I was 25 years old when I decided to get sober. After a tough breakup, I had started to drink as much as possible. What began as occasional trips to bars with friends turned into daily visits by myself. I had been sober seven months when Los Angeles County went under a shelter-in-place order in March. Then, two weeks into social distancing, I caved and had a drink. I felt I had an excuse. Every time I heard the word coronavirus, I thought about drinking.
Drinking gave me a sense of relief that no Zoom meeting or Netflix series could provide. I would start with one mixed drink, I told myself, and then stop. But as time went on, and the news only seemed to get worse, I found myself finding comfort in "just one more drink." Every time I poured myself a drink, it gave me a reason to wake up the next morning.
Shortly after George Floyd's death in May, I finished an entire handle of vodka in less than 24 hours. I couldn't open my computer without being subjected to footage of police throwing tear gas, beating protesters, and running over crowds. I told myself I was drinking again in order to gain a deeper sense of control. There was so much in that moment that was unknowable — and so much that still is — and telling myself I possessed the self-control to drink like a "normal" person gave me some sense of autonomy over a situation no one really had a handle on.
But I didn't continue drinking because of the uncertainty surrounding the pandemic — I continued drinking mainly because I didn't know how to cope with the complexities of being a Black woman today. I finally decided to stop drinking again after I came across footage of a 27-year-old Black man getting shot in a Wendy's parking lot. He had been asked by police to take a breathalyzer test before he attempted to flee, presumably out of fear of being arrested or killed. Watching Rayshard Brooks die at the hands of the police scared me back into sobriety.
I know the only reason I'm alive today is because I'm sober. So, when I opened Instagram and saw body cam footage of the police shooting of Breonna Taylor — and read that the officers involved were allowed to remain on the scene, in violation of protocol — I chose to sit with my feelings rather than numb them with alcohol. When none of the officers were charged for her murder, I allowed myself to experience anger, frustration, and sadness all at once. But I refused to pick up the bottle, because my sobriety has meaning beyond myself.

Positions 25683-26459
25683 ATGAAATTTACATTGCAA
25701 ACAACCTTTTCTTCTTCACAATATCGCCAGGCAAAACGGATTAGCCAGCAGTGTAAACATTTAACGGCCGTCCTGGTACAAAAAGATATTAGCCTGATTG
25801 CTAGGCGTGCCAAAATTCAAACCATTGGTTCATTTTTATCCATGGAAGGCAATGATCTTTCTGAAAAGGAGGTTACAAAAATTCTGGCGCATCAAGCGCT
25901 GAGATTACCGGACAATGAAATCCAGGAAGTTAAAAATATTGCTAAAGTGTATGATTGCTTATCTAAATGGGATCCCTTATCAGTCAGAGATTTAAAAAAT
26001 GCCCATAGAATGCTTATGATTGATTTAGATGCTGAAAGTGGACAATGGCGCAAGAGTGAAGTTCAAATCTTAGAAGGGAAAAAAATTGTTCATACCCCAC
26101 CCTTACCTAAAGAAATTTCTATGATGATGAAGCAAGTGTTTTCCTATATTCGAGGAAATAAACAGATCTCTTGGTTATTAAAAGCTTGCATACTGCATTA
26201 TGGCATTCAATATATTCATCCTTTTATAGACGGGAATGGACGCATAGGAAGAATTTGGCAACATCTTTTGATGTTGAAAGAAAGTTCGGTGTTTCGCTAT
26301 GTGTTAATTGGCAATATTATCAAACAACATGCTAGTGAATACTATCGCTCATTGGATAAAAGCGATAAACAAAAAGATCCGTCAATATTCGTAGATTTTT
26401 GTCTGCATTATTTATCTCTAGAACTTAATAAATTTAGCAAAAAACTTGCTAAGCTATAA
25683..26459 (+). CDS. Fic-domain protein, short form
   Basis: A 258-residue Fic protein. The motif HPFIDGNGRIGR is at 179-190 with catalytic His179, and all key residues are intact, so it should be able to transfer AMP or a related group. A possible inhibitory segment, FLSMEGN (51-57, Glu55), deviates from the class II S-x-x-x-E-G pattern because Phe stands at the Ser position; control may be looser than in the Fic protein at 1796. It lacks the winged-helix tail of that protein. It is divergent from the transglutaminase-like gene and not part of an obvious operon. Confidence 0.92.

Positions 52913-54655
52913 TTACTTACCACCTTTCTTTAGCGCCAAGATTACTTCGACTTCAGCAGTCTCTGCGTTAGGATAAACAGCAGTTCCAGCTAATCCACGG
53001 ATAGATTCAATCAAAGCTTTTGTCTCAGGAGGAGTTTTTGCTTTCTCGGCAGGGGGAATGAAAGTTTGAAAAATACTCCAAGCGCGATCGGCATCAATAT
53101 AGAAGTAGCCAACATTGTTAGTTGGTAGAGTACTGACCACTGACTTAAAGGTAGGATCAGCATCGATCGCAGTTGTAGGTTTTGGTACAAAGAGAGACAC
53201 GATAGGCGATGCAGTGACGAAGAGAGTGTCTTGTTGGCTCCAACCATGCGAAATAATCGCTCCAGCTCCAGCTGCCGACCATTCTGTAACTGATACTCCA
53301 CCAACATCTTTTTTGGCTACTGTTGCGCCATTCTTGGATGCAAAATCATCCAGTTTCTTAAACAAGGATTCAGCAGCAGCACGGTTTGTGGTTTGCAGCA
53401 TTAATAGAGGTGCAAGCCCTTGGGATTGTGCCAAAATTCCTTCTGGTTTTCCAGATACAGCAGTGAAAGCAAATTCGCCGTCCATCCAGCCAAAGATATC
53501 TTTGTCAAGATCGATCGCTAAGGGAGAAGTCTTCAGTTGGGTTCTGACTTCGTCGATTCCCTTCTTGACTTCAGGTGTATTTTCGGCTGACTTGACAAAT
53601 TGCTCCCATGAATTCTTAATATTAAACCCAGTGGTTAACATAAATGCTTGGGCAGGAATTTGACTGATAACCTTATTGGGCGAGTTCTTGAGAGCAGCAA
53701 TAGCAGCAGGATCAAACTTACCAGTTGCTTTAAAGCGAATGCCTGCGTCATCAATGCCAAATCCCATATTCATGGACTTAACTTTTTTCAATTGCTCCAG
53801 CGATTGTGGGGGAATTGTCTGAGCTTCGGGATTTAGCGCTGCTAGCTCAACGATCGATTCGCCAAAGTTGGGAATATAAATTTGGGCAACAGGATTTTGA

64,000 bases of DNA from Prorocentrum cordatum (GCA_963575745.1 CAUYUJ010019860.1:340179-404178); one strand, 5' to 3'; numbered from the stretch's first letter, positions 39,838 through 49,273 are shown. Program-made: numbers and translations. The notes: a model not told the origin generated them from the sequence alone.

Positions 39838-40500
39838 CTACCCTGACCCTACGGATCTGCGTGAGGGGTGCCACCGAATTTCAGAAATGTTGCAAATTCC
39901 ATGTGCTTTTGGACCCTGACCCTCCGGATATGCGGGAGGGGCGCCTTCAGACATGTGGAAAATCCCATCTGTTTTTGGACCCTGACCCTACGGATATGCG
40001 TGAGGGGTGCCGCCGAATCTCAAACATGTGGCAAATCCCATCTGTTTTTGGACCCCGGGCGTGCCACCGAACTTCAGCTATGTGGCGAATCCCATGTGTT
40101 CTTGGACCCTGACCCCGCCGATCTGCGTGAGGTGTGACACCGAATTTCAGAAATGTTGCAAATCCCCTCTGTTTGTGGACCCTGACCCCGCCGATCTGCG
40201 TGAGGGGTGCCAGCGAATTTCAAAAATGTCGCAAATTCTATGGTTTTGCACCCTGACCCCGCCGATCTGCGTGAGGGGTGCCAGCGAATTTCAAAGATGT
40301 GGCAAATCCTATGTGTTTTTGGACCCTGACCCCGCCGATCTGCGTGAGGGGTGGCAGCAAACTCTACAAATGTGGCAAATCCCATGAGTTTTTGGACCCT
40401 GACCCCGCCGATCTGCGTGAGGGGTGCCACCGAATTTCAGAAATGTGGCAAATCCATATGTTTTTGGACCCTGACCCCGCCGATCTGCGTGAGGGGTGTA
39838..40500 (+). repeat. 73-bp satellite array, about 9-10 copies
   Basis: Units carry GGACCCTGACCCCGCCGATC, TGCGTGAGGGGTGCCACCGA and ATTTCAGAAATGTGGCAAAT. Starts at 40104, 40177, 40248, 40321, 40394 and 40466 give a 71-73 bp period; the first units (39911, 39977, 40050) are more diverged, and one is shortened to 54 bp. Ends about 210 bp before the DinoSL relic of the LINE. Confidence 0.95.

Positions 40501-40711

I maintain my sobriety as an act of resistance. Resistance against deeply rooted hatred and bigotry.
To be Black and sober in an era tainted by a global pandemic and civil unrest speaks volumes. I'm sober to serve as an example to young Black people across the country. I maintain my sobriety as an act of resistance. Resistance against deeply rooted hatred and bigotry. Resistance against stereotypes that I'm expected to fulfill as a Black woman living in the US. Resistance against a system that was set up for me to fail. One day, I will raise Black children, and they will learn what it means to be sober. I will teach them to embrace what it's like to fully experience emotion, as painful as it may be.
Yes, I will continue watching the news and checking Instagram daily. Yes, I will want to drink. But what matters most is that I accept and deal with my feelings as they are. There is a deep sense of collective strength in being Black and sober — and there is a large Black and sober community across the world. You can find us in the Sober Black Girls Club, Stoners of Color, Served Up Sober, and so many other places. Like the slaves and domestics who came before us, we refuse to be broken by the pain that comes with being a Black American. Being Black and sober is beyond difficult, but with the support of family and friends, I continue to move forward one day at a time.
If you or someone you know is struggling with addiction, please go to aa.org, na.org, or call the Substance Abuse and Mental Health Services Administration at 1-800-662-HELP (4357).